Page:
@ cenitin on (December 2, 2013, 12:46 GMT). "I know we can't consider all aspects but this method is biased towards player played in weak batting line ups ". How on earth did Bradman, Hobbs, Weekes, Harvey and May get such high measurements? (agree with Barrington and Len) Were they playing in weak batting sides ? What's really interesting to me about the HSI lists is where guys considered as "the only decent player in the side " like Border sit..... or Greg Chappell even... or so many can't be bothered listing them. Although the HSI is exciting, this article was about one player. It showed many many ways to assess what he personally has achieved...... and it's been a very great deal !

  • Azfar on December 2, 2013, 20:15 GMT

    Very surprised to see Darryl Cullinan very high in the HSI. And like you quite disappointed to see Dravid so low down and even Viv and SRT quite low down. There is another question which intrigues me, not directly related to SRT. There are some players whose stats are quite impressive but they are not remembered so much as another one with similar stats. A case in point is Dileep Vengsarkar. As time is passing not a lot of people talk about him in the same breath as (say) GR Vishwanath whose record will e very similar in Tests. Even Mohinder Amarnath is considered better. To some extent Kallis also falls into this category, his record is perhaps better than any in the history of the game, but he rarely gets a mention in the games greatest. Why do you think it is so?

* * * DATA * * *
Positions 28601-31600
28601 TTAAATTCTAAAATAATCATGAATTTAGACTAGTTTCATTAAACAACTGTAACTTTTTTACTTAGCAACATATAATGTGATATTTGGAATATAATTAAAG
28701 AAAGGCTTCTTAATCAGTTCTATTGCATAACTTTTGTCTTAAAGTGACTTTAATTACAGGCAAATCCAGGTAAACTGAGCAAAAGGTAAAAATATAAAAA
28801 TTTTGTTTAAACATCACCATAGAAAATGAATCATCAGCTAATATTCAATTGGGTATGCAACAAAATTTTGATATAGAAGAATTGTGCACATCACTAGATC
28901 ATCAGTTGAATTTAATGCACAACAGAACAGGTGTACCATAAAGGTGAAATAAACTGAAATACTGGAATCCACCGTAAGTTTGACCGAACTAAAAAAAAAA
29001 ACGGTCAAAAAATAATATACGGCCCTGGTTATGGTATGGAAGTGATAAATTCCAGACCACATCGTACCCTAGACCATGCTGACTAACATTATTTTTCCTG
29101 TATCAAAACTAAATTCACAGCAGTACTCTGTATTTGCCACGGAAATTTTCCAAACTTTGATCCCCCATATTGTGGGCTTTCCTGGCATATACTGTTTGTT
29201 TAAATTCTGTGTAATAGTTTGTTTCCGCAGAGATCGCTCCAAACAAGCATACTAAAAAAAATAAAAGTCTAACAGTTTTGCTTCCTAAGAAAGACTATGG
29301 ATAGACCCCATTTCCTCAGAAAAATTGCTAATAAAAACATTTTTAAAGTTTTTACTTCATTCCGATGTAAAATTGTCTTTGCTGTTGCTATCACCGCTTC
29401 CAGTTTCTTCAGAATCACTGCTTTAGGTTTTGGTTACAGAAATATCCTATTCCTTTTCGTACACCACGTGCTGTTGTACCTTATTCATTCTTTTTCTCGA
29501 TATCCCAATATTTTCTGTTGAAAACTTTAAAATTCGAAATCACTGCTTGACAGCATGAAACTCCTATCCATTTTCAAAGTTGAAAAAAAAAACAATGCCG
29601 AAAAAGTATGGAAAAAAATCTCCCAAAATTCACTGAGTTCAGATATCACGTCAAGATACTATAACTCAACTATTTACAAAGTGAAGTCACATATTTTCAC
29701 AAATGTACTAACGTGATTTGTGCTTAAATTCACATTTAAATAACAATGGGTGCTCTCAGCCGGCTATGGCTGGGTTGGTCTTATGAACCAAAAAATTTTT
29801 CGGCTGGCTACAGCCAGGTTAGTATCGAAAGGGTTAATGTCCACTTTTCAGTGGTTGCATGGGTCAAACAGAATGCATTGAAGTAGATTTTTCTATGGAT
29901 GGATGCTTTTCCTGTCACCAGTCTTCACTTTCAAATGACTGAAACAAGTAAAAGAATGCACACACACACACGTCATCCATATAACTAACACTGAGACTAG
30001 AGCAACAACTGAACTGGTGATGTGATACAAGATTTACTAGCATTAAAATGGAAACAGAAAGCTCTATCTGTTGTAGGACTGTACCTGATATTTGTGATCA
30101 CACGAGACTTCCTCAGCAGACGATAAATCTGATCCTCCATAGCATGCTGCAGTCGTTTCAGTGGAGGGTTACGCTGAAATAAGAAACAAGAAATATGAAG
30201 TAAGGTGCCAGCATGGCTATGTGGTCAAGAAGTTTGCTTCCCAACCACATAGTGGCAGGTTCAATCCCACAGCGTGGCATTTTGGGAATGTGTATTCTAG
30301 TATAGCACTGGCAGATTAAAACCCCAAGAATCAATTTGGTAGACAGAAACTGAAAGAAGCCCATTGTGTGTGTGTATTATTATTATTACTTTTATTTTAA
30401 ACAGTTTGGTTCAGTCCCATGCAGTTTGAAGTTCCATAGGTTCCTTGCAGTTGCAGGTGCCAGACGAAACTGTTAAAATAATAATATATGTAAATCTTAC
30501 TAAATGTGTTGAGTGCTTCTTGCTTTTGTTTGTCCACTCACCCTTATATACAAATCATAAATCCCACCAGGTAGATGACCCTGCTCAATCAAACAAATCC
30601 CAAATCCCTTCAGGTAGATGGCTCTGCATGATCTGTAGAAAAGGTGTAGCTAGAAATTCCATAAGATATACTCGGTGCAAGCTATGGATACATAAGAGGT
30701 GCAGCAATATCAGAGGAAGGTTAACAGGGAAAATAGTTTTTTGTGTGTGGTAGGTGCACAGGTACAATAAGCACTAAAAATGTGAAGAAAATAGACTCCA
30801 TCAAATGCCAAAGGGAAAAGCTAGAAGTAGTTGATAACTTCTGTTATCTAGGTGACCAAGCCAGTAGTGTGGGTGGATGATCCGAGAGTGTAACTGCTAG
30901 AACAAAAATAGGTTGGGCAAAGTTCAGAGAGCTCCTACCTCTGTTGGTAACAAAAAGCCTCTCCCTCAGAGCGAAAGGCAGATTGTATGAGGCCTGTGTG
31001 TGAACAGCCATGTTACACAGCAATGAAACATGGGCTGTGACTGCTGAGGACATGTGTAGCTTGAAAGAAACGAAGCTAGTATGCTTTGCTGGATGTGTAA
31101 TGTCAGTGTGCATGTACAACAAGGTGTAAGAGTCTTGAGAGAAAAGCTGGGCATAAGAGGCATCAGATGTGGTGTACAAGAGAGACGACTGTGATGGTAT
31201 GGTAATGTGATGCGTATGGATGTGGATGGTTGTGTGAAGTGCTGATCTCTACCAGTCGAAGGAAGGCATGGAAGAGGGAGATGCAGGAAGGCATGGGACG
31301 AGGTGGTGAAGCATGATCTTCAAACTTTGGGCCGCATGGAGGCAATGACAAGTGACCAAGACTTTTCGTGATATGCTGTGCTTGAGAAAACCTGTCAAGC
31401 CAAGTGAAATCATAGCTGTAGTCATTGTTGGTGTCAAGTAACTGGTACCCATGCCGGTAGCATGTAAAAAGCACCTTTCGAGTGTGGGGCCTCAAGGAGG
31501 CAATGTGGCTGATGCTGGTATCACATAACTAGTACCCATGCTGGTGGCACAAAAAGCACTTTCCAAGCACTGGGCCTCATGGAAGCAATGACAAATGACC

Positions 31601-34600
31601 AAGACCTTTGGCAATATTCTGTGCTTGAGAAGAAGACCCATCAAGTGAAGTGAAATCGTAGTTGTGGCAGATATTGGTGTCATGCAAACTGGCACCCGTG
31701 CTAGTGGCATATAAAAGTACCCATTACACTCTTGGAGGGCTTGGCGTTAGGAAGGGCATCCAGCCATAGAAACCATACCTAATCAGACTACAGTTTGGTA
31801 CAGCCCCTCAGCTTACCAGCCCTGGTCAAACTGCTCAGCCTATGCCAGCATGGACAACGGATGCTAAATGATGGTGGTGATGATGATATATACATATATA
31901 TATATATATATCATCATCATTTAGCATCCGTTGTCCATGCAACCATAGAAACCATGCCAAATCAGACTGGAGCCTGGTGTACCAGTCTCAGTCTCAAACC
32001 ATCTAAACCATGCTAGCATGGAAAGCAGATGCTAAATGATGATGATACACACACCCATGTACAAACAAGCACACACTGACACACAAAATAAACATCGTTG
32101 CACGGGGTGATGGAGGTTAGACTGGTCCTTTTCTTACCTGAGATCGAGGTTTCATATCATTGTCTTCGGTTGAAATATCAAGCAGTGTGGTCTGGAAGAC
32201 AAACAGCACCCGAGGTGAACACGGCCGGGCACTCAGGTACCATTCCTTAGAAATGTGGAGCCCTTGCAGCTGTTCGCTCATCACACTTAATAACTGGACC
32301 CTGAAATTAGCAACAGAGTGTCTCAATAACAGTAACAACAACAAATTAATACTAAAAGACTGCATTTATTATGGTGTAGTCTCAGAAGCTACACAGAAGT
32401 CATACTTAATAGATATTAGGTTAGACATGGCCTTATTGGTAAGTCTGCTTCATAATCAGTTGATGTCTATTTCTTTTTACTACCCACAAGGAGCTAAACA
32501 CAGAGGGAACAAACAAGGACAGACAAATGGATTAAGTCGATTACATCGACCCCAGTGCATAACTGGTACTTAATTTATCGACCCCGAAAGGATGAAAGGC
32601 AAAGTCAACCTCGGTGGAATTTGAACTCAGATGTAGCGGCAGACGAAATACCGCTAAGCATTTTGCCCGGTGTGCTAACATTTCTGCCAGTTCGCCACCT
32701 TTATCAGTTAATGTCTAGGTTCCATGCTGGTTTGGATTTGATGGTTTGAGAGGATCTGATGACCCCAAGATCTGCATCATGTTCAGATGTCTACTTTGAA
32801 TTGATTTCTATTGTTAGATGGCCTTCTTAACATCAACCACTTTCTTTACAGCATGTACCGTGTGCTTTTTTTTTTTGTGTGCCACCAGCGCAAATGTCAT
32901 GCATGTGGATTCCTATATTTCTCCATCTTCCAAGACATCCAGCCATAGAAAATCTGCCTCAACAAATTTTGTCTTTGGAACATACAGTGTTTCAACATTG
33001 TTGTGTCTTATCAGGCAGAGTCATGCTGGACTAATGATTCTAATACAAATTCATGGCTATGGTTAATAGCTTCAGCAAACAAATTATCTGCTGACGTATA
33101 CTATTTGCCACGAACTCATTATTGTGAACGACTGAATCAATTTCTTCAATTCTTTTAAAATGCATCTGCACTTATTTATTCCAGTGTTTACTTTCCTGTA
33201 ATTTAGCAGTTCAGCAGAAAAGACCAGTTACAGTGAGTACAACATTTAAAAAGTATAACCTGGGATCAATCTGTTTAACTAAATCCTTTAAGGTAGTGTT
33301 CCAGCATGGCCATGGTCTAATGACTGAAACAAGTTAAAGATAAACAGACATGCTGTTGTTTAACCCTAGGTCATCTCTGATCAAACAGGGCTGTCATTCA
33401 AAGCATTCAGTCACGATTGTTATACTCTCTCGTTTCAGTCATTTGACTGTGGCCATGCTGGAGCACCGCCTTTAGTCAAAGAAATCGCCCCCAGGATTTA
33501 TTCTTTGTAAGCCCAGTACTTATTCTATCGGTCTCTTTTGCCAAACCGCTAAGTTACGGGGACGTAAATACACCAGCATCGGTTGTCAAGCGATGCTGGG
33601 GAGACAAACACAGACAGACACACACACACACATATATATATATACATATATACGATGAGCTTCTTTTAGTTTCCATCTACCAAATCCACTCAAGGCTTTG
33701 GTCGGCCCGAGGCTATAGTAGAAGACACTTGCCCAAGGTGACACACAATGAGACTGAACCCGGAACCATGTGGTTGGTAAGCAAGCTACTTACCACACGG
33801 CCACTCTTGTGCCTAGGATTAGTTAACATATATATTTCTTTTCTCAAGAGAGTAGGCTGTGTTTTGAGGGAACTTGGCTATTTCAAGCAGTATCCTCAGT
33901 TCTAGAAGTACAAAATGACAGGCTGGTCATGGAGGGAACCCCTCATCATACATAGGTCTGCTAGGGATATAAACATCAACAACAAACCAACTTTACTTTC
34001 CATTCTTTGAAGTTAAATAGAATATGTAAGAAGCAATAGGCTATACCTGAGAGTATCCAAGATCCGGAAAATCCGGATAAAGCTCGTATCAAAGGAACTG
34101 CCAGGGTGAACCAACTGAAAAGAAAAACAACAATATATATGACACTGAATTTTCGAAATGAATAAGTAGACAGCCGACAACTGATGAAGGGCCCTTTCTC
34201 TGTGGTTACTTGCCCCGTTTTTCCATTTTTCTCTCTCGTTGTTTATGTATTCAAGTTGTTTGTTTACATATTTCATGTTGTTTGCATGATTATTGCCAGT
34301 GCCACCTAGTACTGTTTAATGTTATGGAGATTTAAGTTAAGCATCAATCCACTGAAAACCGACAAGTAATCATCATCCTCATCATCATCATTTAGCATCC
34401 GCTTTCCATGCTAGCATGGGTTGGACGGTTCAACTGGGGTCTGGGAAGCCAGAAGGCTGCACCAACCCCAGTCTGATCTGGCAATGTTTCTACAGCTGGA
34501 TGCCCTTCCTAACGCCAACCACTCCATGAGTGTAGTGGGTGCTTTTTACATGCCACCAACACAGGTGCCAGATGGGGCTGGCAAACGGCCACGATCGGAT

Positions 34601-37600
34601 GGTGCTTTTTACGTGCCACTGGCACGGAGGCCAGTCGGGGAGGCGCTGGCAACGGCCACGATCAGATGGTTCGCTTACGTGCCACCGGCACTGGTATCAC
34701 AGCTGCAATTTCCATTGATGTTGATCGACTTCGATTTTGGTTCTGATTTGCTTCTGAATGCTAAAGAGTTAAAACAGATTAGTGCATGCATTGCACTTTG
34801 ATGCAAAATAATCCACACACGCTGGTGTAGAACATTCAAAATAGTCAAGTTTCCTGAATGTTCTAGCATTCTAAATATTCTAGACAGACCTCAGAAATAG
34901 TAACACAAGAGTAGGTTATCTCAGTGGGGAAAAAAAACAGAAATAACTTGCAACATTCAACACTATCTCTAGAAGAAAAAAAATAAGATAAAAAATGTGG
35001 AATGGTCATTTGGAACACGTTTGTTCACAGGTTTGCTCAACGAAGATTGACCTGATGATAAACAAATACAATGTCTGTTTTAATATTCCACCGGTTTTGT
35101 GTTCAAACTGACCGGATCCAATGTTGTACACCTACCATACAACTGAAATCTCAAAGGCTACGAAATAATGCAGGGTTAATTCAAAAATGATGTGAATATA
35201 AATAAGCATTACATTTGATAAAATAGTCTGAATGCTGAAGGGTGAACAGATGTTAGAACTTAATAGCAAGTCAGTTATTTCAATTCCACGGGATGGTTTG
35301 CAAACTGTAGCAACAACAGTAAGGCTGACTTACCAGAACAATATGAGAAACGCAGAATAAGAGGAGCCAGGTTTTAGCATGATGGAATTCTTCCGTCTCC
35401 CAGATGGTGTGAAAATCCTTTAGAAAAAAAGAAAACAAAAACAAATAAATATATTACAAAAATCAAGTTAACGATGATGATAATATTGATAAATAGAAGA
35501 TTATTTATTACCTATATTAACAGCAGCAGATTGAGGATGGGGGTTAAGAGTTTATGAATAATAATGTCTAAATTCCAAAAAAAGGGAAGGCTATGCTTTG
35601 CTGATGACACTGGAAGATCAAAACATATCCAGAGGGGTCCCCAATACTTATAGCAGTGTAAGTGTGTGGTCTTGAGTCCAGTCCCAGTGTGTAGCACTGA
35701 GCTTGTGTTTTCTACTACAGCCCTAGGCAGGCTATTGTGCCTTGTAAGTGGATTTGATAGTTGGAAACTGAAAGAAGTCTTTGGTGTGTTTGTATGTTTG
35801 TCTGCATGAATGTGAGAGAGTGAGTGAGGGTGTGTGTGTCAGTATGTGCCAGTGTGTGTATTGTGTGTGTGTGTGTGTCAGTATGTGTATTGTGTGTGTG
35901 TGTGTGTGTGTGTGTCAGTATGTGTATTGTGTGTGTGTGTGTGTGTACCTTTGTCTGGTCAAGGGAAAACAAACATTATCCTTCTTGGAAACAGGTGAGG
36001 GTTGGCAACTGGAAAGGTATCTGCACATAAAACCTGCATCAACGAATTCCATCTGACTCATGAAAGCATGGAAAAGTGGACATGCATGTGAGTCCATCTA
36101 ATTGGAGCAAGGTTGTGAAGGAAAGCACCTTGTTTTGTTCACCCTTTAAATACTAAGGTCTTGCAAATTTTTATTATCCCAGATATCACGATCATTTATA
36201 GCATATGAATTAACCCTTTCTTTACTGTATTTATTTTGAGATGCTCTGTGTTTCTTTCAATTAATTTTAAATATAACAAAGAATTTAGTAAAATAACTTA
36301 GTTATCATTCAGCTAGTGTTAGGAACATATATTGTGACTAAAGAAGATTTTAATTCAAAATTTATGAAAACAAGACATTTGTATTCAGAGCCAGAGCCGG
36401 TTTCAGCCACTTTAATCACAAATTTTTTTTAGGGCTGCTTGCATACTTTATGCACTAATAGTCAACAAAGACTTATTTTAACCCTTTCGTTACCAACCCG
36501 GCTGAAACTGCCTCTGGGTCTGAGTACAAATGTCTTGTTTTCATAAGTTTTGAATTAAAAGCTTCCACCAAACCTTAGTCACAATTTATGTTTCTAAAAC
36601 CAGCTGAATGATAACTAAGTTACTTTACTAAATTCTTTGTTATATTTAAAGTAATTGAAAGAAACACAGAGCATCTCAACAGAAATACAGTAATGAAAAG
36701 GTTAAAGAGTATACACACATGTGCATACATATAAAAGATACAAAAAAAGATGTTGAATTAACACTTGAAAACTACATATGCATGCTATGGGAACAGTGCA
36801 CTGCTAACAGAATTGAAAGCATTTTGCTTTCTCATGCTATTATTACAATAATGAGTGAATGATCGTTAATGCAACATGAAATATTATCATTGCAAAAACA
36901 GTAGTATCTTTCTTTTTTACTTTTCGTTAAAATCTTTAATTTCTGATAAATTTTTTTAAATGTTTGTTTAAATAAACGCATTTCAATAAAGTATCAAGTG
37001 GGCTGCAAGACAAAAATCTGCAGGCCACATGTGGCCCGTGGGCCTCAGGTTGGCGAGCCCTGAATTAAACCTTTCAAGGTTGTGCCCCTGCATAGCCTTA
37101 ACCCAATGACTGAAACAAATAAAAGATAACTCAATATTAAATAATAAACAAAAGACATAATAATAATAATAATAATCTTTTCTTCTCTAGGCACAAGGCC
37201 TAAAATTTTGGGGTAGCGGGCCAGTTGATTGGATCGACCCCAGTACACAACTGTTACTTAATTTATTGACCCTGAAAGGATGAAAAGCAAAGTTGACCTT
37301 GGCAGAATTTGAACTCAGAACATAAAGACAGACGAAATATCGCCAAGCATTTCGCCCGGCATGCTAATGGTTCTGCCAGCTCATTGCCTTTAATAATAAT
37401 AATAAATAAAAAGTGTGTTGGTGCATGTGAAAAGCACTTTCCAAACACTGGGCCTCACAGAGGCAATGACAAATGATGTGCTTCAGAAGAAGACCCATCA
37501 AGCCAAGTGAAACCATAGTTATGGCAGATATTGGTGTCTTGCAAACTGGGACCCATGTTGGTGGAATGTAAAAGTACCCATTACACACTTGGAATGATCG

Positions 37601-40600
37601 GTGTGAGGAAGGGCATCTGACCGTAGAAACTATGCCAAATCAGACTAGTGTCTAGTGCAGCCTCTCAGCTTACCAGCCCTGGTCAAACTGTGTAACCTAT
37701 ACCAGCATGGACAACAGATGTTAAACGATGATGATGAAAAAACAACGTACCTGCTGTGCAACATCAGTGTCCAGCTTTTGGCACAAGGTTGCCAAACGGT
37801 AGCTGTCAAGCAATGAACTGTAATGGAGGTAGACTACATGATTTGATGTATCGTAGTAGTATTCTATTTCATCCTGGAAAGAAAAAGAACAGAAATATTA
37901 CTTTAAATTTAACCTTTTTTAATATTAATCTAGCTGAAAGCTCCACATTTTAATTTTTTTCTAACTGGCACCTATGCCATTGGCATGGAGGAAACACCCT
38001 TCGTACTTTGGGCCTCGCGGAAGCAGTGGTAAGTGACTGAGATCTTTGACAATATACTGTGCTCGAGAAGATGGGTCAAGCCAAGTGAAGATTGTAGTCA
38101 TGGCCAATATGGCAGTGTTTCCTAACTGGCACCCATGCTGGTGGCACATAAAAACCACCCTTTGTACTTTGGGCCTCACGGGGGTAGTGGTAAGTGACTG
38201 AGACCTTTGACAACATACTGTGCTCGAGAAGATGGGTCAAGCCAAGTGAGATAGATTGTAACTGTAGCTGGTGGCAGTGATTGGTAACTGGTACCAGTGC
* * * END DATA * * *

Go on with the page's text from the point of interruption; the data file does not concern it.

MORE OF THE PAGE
[[
    I think the self-effacing nature of these players and the fact that they have shared their space with other starts have reduced their sheen. Despite his recent string of failures, 14 innings-300 runs-21 avge, Kallis currently averages 55.33. No one talks about him. Because he is unexciting or goes about his task in a quiet manner. What Vengsarkar did in England, almost no other batsmen did. Some of his hundreds there were phenomenal.
    Ananth
    : ]]

  • on December 2, 2013, 17:41 GMT